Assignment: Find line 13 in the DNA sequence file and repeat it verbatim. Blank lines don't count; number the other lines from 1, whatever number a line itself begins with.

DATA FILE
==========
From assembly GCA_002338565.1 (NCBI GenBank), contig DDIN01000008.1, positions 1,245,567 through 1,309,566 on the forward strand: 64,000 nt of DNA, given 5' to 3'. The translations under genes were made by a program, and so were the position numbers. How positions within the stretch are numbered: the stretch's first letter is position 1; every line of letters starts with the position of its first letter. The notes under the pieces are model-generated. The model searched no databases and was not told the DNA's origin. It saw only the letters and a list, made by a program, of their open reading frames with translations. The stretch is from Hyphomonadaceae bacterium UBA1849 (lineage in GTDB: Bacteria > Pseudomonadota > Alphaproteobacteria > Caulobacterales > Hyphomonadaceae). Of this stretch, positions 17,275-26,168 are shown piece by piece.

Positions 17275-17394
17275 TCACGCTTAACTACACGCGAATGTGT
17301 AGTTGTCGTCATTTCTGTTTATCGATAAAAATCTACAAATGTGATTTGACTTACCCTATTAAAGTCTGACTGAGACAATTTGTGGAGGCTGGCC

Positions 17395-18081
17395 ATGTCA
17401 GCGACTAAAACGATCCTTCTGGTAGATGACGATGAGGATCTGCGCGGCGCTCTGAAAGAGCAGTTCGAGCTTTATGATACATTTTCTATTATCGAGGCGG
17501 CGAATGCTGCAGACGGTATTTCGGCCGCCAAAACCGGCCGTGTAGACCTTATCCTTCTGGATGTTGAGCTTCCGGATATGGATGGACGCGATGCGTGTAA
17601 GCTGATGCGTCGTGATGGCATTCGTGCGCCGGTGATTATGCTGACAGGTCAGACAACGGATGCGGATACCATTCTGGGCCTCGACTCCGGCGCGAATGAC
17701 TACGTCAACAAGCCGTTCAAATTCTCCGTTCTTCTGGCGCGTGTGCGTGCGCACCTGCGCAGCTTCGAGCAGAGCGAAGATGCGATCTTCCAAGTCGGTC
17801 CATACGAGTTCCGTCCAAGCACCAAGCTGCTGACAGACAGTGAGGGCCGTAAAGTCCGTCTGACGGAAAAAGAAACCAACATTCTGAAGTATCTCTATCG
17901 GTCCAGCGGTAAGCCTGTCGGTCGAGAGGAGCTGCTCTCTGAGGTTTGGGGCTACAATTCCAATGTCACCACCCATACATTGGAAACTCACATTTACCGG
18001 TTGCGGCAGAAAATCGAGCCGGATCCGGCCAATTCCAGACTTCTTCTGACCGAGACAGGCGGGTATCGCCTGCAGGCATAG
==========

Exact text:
18001 TTGCGGCAGAAAATCGAGCCGGATCCGGCCAATTCCAGACTTCTTCTGACCGAGACAGGCGGGTATCGCCTGCAGGCATAG